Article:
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Manage a federation trust

Applies to: Exchange Server 2013

A federation trust establishes a trust relationship between a Microsoft Exchange 2013 organization and the Microsoft Entra authentication system and supports federated sharing with other federated Exchange organizations. Normally, you shouldn't have to manage or modify the federation trust after it's created. However, there may be circumstances that require adding or removing federated domains or resetting the domain used to configure the organization identifier (OrgID) for the federation trust.


Modifying an existing federation trust, especially the primary shared domain used to define the OrgID, can disrupt federated sharing between federated Exchange organizations or for hybrid deployments with Microsoft 365 or Office 365 organizations.

For additional management tasks related to Federation, see Federation procedures.


This feature of Exchange Server 2013 isn't fully compatible with Office 365 operated by 21Vianet in China and some feature limitations may apply. For more information, see Learn about Office 365 operated by 21Vianet.

What do you need to know before you begin?

  • Estimated time to complete: 30 minutes.

  • You need to be assigned permissions before you can perform this procedure or procedures. To see what permissions you need, see the Federation and certificates permissions entry in the Exchange and Shell infrastructure permissions topic.

  • You will need to add a TXT record to your public DNS for each new federated domain added to the federation trust. Review the requirements for adding a TXT record with the organization that hosts your public DNS records.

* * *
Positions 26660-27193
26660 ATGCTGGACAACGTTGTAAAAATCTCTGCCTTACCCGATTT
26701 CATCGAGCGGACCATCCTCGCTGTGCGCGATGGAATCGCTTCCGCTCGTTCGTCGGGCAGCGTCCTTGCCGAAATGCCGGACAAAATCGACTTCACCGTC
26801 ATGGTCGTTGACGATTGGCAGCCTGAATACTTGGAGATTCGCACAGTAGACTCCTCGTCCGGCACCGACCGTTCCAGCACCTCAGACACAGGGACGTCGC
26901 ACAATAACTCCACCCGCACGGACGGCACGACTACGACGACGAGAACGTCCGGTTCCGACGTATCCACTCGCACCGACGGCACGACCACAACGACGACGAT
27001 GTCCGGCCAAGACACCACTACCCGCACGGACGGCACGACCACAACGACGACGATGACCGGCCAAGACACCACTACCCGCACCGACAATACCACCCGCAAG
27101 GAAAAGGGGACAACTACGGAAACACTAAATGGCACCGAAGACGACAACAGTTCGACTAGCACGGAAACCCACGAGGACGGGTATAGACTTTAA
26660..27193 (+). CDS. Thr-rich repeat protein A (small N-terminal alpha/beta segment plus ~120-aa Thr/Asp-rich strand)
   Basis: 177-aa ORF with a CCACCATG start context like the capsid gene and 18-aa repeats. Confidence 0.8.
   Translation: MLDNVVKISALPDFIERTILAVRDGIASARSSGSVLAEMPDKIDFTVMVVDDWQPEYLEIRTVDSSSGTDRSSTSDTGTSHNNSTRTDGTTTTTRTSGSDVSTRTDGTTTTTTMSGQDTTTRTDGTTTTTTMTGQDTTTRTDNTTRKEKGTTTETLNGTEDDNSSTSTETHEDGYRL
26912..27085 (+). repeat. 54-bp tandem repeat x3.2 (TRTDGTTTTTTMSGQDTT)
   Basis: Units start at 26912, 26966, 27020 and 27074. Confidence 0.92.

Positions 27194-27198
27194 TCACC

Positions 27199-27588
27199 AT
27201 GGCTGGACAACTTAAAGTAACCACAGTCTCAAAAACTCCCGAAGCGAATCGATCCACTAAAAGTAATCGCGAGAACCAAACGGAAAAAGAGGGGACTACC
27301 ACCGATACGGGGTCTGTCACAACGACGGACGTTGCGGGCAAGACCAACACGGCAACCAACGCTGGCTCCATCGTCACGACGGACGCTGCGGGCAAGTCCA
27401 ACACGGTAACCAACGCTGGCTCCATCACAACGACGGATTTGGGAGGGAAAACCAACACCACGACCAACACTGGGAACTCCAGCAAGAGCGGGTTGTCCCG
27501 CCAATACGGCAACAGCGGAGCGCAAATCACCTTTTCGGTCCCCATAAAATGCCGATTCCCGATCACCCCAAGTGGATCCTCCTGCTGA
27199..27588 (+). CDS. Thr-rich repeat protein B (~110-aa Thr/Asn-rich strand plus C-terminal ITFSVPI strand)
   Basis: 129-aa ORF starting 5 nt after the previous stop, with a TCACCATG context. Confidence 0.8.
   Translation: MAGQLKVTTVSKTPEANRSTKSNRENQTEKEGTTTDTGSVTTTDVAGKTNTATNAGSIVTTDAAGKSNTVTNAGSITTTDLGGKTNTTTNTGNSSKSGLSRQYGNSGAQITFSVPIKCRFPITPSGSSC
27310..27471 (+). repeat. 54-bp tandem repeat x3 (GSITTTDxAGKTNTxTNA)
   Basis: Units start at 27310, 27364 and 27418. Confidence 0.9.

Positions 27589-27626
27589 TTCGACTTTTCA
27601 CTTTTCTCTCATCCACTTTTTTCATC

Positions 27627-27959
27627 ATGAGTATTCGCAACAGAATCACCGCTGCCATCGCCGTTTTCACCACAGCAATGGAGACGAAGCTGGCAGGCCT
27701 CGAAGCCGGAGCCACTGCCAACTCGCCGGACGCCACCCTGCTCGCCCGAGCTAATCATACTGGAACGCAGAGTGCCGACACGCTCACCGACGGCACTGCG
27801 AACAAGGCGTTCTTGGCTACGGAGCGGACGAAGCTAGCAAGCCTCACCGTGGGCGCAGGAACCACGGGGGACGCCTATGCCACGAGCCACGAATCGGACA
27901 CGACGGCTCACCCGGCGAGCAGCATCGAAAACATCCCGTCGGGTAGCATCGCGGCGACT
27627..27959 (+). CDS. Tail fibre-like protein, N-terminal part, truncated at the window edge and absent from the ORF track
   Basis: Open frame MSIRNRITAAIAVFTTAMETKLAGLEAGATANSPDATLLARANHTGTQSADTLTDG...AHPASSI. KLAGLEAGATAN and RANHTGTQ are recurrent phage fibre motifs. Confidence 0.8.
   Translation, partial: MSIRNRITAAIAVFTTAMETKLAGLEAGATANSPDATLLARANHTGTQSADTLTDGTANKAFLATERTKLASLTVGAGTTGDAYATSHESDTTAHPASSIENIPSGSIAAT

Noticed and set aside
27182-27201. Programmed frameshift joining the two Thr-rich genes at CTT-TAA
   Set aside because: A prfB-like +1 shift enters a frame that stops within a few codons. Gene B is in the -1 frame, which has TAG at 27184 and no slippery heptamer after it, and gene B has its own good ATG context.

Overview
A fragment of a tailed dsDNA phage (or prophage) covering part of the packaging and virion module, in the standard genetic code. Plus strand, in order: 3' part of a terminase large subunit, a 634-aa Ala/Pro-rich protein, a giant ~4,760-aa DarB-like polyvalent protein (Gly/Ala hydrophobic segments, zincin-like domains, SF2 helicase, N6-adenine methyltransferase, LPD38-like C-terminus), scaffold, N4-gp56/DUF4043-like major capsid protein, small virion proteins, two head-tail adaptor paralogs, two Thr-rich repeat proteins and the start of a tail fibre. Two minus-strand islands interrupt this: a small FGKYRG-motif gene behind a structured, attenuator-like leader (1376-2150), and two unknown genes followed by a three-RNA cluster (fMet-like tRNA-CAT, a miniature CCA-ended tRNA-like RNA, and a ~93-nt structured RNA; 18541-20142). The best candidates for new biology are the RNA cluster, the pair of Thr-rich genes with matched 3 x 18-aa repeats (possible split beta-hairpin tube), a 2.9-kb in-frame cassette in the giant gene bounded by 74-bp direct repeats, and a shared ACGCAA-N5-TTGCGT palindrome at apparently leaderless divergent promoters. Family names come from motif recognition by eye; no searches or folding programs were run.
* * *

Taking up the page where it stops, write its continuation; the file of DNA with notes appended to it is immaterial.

• For the purposes of this topic, an existing federation trust was configured with the following settings:

    • is the primary shared domain for the federation trust. (This domain will not be changed.)

    • The federated domains and are included in the existing federation trust.

    • is an accepted domain in the Exchange organization.

  • This topic also covers other federation management tasks, such as viewing and managing certificates used for the federation trust and viewing federation trust parameter information in the Shell.

  • For information about keyboard shortcuts that may apply to the procedures in this topic, see Keyboard shortcuts in the Exchange admin center.

Use the EAC to manage a federation trust

  1. On an Exchange 2013 server in your on-premises organization, navigate to the Organization > Sharing.

  2. In the Federation Trust section, click Modify.

  3. In Sharing-Enabled Domains, skip Step 1 because the primary sharing domain isn't changing.

  4. In Step 2, select the domain and then click Remove Remove icon. to remove the domain from the federated trust.

  5. In Step 2, click Add Add Icon..

  6. In Select Accepted Domains, select from the list of accepted domains, and then click OK to add the domain to the federated trust.


    A federated domain proof string will be created for the domain. You must create separate TXT record on your public DNS for this domain.

  7. Using the federated domain proof string created for the domain, create a TXT record on your public DNS server. Depending on the update schedule of your public DNS host, replication of DNS changes may take 15 minutes or longer.

  8. After the TXT record is created and replicated, click Update.

Use the Shell to manage a federation trust

  1. This example removes the domain from the federation trust.